Wagoner Firefighters On Standby In Case Of 'Hot Spots'


Tuesday, August 1st 2017, 7:03 pm
By: Amy Slanchik


Wagoner firefighters don't plan to leave downtown for at least two more days, making sure they're on standby if hot spots flare up in the historic buildings that burned Sunday.

As debris continues burning and smoke fills the air, it's quiet on Main Street. 

"Welcome to one of my worst nightmares," said Wagoner Fire Chief Kelly Grooms. 

7/30/2017 Related Story: Wagoner Firefighters Battle Fires In Historic Downtown Buildings

Firefighters have used more than a half-a-million gallons of water, and that's causing some problems for some people's water. 

A water sample taken from downtown is perfectly clear.  

The city said it hadn't had any complaints from residents Tuesday, but said because firefighters used so much water, it almost drained the water tower supply.

Grooms explained why some people may have had color in their water after firefighters used about 4,000 gallons per minute to fight the fire.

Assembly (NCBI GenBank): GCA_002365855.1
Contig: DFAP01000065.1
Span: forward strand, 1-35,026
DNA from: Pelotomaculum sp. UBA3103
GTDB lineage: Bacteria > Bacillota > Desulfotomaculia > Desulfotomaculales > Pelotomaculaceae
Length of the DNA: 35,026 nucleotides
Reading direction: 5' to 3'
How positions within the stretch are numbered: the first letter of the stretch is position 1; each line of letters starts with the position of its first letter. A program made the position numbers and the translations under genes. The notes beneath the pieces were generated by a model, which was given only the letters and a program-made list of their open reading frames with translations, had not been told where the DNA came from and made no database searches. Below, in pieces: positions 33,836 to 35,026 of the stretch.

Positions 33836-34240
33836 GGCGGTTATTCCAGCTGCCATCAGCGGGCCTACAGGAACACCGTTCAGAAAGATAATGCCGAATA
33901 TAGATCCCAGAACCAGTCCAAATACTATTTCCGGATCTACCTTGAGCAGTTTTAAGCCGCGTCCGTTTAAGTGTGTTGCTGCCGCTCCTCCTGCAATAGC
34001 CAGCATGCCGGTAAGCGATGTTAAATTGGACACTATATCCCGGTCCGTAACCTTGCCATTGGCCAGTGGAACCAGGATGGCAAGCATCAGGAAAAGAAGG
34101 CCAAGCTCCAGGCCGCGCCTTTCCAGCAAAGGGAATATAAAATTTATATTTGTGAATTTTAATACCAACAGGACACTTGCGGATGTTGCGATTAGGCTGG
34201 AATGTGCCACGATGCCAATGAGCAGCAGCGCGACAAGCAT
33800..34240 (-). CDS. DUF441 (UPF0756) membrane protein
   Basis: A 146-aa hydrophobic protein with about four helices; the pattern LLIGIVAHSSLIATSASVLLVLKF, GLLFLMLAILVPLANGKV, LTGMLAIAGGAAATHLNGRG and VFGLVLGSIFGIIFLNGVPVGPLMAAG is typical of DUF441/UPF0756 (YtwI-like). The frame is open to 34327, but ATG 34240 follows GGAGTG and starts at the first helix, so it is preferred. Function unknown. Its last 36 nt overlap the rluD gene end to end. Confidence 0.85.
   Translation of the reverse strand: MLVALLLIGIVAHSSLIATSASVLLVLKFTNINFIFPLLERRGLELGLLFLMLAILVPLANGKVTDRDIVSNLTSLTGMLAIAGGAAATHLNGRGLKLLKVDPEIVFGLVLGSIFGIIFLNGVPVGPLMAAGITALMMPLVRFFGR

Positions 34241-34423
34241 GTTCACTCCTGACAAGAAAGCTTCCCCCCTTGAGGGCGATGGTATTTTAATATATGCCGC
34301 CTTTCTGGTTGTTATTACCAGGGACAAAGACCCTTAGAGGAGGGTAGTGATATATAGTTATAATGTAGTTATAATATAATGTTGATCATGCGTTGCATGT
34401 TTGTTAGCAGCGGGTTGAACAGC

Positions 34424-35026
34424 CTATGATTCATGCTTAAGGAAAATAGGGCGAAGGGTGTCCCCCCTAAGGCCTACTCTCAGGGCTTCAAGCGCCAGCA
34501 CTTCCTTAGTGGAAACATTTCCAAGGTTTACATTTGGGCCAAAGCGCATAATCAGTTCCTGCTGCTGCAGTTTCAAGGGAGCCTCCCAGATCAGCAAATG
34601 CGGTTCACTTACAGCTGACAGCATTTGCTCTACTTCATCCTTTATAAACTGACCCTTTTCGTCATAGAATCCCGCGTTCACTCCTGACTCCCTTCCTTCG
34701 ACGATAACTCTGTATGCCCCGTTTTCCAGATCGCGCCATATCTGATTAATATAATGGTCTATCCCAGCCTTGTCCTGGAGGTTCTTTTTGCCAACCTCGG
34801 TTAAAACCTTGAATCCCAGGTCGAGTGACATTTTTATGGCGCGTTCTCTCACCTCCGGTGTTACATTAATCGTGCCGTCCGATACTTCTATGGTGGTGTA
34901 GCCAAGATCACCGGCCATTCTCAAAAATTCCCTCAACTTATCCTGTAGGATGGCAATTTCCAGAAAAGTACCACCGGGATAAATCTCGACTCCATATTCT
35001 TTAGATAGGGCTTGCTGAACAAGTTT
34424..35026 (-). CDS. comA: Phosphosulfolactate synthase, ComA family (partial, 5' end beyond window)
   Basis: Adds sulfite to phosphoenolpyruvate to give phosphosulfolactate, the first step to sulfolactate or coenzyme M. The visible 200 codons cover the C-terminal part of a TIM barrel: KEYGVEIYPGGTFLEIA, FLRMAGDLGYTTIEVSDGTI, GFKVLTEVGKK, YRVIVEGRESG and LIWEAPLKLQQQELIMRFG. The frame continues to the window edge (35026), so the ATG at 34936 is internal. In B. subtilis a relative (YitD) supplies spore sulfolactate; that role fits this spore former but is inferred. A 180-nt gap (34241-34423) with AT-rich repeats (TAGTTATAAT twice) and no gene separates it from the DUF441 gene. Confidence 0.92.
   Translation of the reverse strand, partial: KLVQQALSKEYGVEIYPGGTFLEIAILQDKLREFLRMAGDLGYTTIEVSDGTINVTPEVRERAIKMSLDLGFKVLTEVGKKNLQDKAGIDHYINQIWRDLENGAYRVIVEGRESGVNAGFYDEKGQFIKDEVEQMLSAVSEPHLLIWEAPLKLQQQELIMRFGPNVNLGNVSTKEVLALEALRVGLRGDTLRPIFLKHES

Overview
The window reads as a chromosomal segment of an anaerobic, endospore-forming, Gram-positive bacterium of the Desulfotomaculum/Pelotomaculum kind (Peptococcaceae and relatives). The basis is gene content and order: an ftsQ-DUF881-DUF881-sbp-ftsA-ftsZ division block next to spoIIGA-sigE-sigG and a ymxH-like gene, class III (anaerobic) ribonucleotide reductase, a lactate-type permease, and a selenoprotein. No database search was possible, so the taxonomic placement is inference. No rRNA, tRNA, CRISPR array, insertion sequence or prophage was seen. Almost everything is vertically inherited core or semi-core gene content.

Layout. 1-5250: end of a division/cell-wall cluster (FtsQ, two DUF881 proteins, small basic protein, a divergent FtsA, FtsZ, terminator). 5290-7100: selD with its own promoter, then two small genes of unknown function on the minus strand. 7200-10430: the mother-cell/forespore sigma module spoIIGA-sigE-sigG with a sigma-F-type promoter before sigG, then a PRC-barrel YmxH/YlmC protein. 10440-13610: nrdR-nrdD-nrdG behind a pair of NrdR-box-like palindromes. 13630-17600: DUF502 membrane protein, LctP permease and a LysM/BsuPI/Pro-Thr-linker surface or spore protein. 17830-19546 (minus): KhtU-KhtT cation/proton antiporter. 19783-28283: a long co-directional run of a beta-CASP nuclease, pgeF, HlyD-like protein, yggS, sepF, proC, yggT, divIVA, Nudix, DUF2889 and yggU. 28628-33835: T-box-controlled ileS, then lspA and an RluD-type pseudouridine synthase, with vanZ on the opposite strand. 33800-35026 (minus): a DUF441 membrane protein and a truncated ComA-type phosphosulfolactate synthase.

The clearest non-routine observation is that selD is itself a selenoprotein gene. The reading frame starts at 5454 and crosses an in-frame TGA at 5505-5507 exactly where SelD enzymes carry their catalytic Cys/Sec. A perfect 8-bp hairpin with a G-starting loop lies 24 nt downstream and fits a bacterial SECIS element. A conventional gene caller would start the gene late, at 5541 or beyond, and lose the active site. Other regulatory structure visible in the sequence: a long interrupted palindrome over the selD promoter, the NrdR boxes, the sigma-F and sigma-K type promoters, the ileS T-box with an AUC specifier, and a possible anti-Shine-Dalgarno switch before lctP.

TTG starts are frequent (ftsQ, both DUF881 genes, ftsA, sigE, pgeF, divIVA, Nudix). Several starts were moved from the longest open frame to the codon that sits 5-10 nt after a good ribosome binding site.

"Anytime you draw that much water... if you start moving 4,000 gallons of water through the line, it's gonna pull little particles off the side of the line, and it's gonna stir stuff up in the line. So you get a little dark color water. There's nothing wrong with the water," Grooms said. 

The state fire marshal and ATF agents are digging through debris, which is a job Grooms said could quickly turn dangerous if any walls collapse. 

"They're covering all bases. They're checking everything out," Grooms said. "We never know when one of the walls could fall. And when they fall - they go quick."

From the street, one firefighter is using his drone to keep an eye on any hot spots that might otherwise be missed. 

While it's difficult for everyone to look at the heart of downtown right now, Tim Swenson sees opportunity in what could come next. 

"It could be nice to have like a downtown campus, maybe a community college or something," Swenson said. 

He's one of only a handful of people working on Main Street right now.

Most businesses are closed while investigators work. 

"Everybody seems kind of confused because something bad happened but there's still that hope that we can recover from it," Swenson said. 

Police and firefighters are asking anyone with information about what happened to give them a call. 

Structural engineers were supposed to be in Wagoner Tuesday to inspect the buildings, but that didn't happen. They're expected to stop by sometime later in the week.